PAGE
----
Swisscom, the biggest telecom company in Switzerland, has suffered a data breach that resulted in the compromise of personal data of some 800,000 customers, i.e., nearly ten percent of the entire Swiss population.
“The data accessed included the first and last names, home addresses, dates of birth and telephone numbers of Swisscom customers; contact details which, for the most part, are in the public domain or available from list brokers,” the company explained.
The data is classed as “non-sensitive” under Swiss data protection law. No sensitive data, such as passwords, conversation or payment data, was affected.
How did the breach happen?
Swisscom discovered the incident during a routine check of operational activities. The following investigation showed that the breach dates back to autumn of 2017.
Apparently, the attackers “misappropriated the access rights of a sales partner,” who are “given limited access to this data to enable them to identify and advise customers and conclude or amend contracts with them.”
Access to the system required them to enter a username and password and, obviously, the attackers have compromised some of these login credentials.
The third-party company in question has not be named, but Swisscom is adding new security features to prevent a similar incident from occurring in the future.
These include the introduction of two-factor authentication for all data access required by sales partners, tighter access controls, and a ban of high-volume queries for all customer information.
“Globally speaking, it’s a drop in the multi-billion ocean of data breaches. However, for Switzerland, it is a very important data breach that will likely impact almost every family in the country,” Ilia Kolochenko, CEO of High-Tech Bridge, told Help Net Security.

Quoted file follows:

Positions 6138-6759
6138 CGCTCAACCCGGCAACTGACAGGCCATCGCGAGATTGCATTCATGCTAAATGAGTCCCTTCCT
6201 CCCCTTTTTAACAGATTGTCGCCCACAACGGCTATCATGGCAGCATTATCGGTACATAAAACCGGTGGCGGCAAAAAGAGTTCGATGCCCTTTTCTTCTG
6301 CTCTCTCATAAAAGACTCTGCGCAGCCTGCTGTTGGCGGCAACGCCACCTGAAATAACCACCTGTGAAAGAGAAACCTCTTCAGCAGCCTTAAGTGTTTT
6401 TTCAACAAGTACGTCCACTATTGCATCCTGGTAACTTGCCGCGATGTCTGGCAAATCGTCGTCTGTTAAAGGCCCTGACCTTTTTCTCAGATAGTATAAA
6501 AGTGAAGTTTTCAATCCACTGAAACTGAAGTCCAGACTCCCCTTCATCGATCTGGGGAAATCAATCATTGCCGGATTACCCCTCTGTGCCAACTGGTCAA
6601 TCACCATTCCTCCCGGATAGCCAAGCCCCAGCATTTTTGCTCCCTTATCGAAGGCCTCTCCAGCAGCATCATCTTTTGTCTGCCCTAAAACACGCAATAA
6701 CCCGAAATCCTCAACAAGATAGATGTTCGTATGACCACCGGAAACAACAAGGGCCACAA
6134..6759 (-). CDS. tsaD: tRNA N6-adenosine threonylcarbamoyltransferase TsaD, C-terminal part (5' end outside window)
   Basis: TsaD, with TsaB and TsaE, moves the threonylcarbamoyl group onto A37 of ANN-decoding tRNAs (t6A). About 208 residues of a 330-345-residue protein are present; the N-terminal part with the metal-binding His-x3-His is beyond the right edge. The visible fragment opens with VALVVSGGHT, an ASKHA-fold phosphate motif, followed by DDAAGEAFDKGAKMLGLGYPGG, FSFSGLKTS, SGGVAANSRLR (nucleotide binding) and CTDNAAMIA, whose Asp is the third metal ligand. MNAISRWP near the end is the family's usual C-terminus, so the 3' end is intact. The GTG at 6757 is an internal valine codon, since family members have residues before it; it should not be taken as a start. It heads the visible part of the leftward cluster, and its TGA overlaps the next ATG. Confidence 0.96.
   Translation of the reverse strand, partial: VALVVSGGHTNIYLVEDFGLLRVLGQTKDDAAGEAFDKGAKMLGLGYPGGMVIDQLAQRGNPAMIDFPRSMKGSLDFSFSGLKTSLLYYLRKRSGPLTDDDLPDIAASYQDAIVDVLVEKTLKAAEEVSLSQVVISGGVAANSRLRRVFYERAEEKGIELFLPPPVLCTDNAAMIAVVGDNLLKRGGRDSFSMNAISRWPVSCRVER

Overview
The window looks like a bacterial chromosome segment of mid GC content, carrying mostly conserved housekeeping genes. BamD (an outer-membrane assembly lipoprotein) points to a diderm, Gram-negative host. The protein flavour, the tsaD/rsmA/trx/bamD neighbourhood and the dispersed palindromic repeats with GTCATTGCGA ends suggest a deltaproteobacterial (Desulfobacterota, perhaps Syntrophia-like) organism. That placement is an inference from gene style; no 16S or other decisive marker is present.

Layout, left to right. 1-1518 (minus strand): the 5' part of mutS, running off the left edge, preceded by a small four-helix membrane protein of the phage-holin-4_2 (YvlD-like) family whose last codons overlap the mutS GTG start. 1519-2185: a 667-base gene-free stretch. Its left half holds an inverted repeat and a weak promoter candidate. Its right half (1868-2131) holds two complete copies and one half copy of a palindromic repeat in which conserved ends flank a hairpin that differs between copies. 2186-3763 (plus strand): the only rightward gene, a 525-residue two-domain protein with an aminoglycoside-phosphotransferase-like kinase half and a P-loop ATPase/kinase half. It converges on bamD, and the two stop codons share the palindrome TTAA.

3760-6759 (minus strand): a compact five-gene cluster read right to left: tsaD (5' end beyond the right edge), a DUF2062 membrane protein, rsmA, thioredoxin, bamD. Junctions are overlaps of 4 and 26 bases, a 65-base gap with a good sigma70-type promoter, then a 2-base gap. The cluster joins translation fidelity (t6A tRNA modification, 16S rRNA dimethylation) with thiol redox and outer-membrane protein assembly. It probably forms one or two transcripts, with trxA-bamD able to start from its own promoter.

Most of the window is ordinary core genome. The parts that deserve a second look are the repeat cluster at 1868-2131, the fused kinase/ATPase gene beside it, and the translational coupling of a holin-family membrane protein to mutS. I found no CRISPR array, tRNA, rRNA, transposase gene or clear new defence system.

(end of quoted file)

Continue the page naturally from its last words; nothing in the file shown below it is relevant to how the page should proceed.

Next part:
“The allegedly stolen data provides cyber criminals with a great wealth of opportunities: from impersonation and password recovery to various spear phishing and sophisticated fraud campaigns. Switzerland is one of the most wealthy countries and represents a great interest for cyber gangs. This data can be exploitable during the next few years and may cause substantial harm in the long run.”
Swisscom has said that they haven’t identified any rise in advertising calls or other activities against affected customers, but advises users to be on the lookout for unusual or cold calls.
This is just the latest in a long string of breaches that started with the compromise of the security of target companies’ partners.
“Security of the third-parties, such as partners, is a major and widely unaddressed problem nowadays. Many large financial institutions and e-commerce businesses have lost millions of records because of hacked third-parties,” Kolochenko noted.
“Cyber criminals won’t assault the castle, but will instead find a weak supplier with legitimate access to the crown jewels. However, the good news is that we see more and more companies who rigorously implement, for example, vendor risk assessment policies now, to prevent such risks.”
Peter Carlisle, VP EMEA, Thales eSecurity noted that although in this instance no password or payment data has been directly affected, the fact that data has been compromised in itself does little to strengthen the bond of trust between consumers and those firms harboring their data.
“With the introduction of the EU GDPR on the horizon, the risk of heavy fines will be hanging over those organizations who fail to protect themselves appropriately against breaches, meaning that robust cybersecurity measures must be an absolute priority for today’s businesses,” he pointed out.
“Our own research has highlighted that half of UK consumers do not believe commercial organizations care about their digital privacy. Though Swisscom is not headquartered inside the European Union itself, these incidents underscore this view and highlight precisely why data security methods must be watertight to mitigate the evolving threats posed by hackers.”
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